With all of the talk about universal recycling and the “bottle bill,” the state’s new yard-waste ban seems to have gone under the radar, but there are changes in that area for 2011, as well.
Beginning Jan. 1, 2011, yard waste mixed with trash is banned from disposal in Delaware Solid Waste Authority’s (DSWA) Kent and Sussex landfills, near Sandtown and Georgetown. The ban is part of a DNREC permit condition for landfill expansion and to encourage the recycling of the estimated 30,000 tons of yard waste deposited each year in the Kent and Sussex landfills.
Yard waste can still be brought to a separate area within the landfills to be composted for the standard tipping fee, but it can no longer be co-mingled with household trash. The segregated yard waste dropped off at the landfills will be recycled into mulch and compost.
DNREC’s Web site includes information on the options now available to homeowners and businesses for managing yard waste on their properties. They include:
• Composting or mulching on their own properties, including grass-cycling and using a mulching lawn mower;
• Hauling it themselves to a commercial facility that accepts yard waste;
• Having someone else handle the yard waste;
• Contacting their waste hauler;
• Contacting a landscaping/lawn service
• Contacting a local recycler; and
• Developing a community-wide solution by creating a town or community yard-waste site.
Robert Tunnell III and Shannon Argo of Blue Hen Organics own the first commercial facility in Sussex County that accepts yard waste, and they have been open since April 2010.
“We saw the writing on the wall with Cherry Island and the yard-waste ban in New Castle County and observed what was happening. And, basically, putting it all together it seemed the logical next step,” Tunnell said of creating a yard waste/composting facility in Sussex County.
He explained that the permitting and zoning process for Blue Hen Organics started about five years ago and, finally, in April of 2010, they opened their “doors.” The facility has the capacity to collect 120 tons of yard waste per day, but Tunnell explained that they have only built out 12 of their permitted 46 acres and will now see where the demands takes them. Right now, they have five full-time employees and one part-time employee and, at full build out, could employ around 20 people.
The site collects leaves, grass clippings, trees and plant trimmings, land-clearing debris, poultry manure and construction wood (pallets, plywood and lumber that has not been painted, stained or treated).
Tunnell noted that, since yard waste is high in carbon, when poultry manure or grass clippings are added to the composting mixture, they can get the right carbon/nitrogen blend for the end product to be beneficial.
Yard waste coming in the facility is noted for its volume, material type and weight and then recorded by the facility’s computer system. Trucks are then directed to a centralized tipping area for unloading, to assure optimal safety standards. The material is then inspected for contaminants, and the contaminant-free material is sorted and moved to the grinding area.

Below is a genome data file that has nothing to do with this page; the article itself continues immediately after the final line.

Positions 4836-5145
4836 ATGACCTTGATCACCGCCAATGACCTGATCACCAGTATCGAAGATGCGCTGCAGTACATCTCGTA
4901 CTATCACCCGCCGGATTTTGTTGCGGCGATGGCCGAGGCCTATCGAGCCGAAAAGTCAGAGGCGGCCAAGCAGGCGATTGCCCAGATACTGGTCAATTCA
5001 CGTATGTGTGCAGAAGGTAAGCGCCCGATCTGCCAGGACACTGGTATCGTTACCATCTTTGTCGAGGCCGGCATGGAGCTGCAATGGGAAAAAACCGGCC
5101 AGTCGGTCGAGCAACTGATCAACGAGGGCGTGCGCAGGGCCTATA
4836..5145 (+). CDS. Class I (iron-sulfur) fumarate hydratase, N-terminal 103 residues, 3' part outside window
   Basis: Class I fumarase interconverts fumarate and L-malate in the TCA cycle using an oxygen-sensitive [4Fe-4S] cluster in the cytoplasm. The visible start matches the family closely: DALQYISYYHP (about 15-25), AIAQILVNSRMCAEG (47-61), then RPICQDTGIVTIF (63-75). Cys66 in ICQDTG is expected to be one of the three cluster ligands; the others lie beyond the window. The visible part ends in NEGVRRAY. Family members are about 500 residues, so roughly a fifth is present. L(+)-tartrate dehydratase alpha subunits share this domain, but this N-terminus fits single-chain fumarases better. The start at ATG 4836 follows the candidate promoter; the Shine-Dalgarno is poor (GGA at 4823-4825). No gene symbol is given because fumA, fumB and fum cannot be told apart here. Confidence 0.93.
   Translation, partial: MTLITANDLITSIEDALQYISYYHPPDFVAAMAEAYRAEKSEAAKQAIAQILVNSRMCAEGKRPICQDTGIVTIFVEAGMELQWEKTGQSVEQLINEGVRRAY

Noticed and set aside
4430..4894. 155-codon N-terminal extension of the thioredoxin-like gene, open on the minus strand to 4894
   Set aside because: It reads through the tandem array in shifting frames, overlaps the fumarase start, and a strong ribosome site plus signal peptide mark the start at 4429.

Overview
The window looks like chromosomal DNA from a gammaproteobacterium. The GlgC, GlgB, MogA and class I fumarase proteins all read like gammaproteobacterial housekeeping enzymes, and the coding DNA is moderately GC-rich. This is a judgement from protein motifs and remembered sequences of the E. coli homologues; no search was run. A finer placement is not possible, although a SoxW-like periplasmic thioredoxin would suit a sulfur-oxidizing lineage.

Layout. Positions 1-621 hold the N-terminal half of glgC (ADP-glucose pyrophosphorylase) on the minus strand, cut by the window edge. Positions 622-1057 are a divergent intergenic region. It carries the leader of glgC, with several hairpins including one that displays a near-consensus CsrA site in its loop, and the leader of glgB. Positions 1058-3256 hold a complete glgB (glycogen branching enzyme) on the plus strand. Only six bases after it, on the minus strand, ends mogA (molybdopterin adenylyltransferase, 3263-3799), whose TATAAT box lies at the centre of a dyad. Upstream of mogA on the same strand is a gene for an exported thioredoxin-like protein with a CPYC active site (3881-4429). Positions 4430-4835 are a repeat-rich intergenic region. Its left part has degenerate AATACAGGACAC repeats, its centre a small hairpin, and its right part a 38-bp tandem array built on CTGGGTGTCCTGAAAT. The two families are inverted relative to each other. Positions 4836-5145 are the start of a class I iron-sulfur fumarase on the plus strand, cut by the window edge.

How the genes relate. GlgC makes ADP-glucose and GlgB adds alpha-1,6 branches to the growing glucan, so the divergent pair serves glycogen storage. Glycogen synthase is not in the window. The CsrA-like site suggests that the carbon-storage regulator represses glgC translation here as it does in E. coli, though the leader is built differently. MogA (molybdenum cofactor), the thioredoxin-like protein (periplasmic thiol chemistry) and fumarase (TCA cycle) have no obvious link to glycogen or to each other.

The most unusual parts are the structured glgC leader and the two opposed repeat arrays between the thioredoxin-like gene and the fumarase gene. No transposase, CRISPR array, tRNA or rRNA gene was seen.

The mixtures or organic materials are then placed directly in “trapezoidal windrows,” explained Tunnell, based on a computer formula for each type of compost. Temperatures are read, the mixtures are turned, and documentation is recorded during the “pathogen reduction period,” as required by the EPA, and then the mature compost is checked again for contaminants and any contaminants found are removed.
“Our finished compost exceeds EPA 503 standards and is tested for organic content, nutrient value, carbon/nitrogen ratio and other items to ensure a high quality end product,” said Tunnell.
He explained that typical customers for the facility include individuals, waste haulers, local landscaping contractors and tree-service companies, as well as municipalities, but he said he suspects it will grow once people really catch on that there are new rules for yard waste.
“Bethany Beach seems really ahead of everybody,” he noted. That town took over recycling collection last summer and has also adapted to pick up yard waste now that the ban has been implemented. “Everybody has been really focused on single stream recycling,” Tunnell said. “Yard waste snuck up on some people.”
Blue Hen charges $20 per ton for disposal of yard waste and land debris, $40 per ton for construction wood, and poultry manure drop off is free. It is partly the prices, Tunnell said, that act as an incentive for people to bring their yard waste to Blue Hen, plus the environmental benefits.
“Compared to $80 a ton at the landfill, we charge $20 a ton to compost, and we are not filling up the landfill. There is a lot of positives, and there has been a good response. It’s slowly getting out there, and people are starting to understand what we do … composting versus landfilling and the environmental benefits.”
Blue Hen Organics sells Bay Organics Green Compost, Blue Hen Blended Topsoil and Blue Hen Hardwood Mulch. Its hours are Monday through Saturday, from 7 a.m. to 4 p.m. for material drop-off and products sales. The facility is located at 33529 Fox Run Road near Frankford.
For more information, visit bluehenorganics.com online.